Before this incident, zombies had been used for heavy manual work throughout the United States; their slow speed and limited intelligence were acceptable in light of their cost-free labor. After the Big Bubble burst, down-and-out people, with no other prospects, became zombies to escape sadness and pain.
However, zombies were not the only living dead creatures found in the country. Vampires arrived in the U.S. at the turn of the 20th century and spread their curse. Unlike zombies, vampires were able to retain their intelligence, and were able to grow their numbers by occasionally convincing the living that vampirism was a path to equality in a "brotherhood of blood".
The exact cause of the Riots of 1934 was unclear, but rumor had it that vampires had to some extent reawakened basic human desires in zombies. In June, 1934, the zombies of Denver, primarily working the stockyards, suddenly rebelled. The renewed purpose seemed to improve zombie mobility, and then began killing every living person they could find. Moreover, it created a sort of bloodlust in them, as zombies often chewed on or outright ate their victims. Moving en masse, the zombies made their way to the heart of Denver.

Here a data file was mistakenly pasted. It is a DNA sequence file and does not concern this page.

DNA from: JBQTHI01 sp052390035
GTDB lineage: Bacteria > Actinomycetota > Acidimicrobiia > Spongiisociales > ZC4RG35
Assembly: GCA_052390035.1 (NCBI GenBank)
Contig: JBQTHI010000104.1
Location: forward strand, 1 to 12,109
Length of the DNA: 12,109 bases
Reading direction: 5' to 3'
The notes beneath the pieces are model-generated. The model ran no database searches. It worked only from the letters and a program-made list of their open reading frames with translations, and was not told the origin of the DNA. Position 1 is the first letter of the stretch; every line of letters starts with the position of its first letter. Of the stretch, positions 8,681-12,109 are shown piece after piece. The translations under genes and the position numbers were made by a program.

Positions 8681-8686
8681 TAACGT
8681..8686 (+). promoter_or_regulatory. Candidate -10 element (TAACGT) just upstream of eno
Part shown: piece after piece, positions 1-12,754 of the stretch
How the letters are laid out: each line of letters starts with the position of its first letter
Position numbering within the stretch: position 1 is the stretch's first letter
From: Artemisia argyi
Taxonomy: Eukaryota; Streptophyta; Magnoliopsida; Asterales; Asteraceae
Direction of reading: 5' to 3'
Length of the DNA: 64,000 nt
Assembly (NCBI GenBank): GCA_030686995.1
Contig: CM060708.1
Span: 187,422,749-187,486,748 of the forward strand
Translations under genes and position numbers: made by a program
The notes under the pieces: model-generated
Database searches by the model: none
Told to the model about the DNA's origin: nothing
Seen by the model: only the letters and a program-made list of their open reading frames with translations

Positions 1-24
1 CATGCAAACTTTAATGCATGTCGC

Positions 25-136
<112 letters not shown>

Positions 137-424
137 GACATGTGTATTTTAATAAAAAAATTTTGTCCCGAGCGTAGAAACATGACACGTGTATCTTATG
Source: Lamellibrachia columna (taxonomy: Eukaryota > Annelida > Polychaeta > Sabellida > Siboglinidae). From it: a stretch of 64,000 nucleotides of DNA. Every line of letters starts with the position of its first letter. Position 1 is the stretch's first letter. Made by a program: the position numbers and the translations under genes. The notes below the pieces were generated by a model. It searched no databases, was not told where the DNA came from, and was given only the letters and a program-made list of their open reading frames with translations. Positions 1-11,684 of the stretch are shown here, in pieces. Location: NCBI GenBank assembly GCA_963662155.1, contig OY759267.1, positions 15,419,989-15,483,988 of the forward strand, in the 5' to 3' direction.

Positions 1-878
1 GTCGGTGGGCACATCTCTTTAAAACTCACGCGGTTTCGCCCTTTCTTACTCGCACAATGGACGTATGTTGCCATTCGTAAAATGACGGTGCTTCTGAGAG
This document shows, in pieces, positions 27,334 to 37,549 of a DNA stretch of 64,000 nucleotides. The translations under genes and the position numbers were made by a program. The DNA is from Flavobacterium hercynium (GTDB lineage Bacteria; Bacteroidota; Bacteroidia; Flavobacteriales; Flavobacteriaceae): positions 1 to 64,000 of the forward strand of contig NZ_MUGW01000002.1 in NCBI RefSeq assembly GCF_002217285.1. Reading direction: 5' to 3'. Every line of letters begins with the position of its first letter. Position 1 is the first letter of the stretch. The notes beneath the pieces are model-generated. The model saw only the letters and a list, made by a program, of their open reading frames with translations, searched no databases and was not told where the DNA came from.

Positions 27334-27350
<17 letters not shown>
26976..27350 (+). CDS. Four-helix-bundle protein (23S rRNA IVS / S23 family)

The riots raged for a night. The Army dispatched overwhelming force, and made liberal use of flamethrowers on the zombies. Moreover, the authorities began clamping down on vampires, as well. Fortunately, the riots did not spread outside of Denver.
Roughly four days after the initial outbreak, the authorities had destroyed enough zombies and vampires that things had calmed down, and the roads through Denver were opened up again, although the authorities were still patrolling the city and maintained check points. The city itself was badly damaged by the violence.
- The House of Daniel, see, e.g., pg 10, HC.
- Ibid., loc. 1624-1657, 1743.
- Ibid., loc. 3920-3972.
- Ibid., loc. 3982-4080.
- Ibid., loc. 4112.
- Ibid., loc. 4157.
- Ibid., loc. 4248-4285.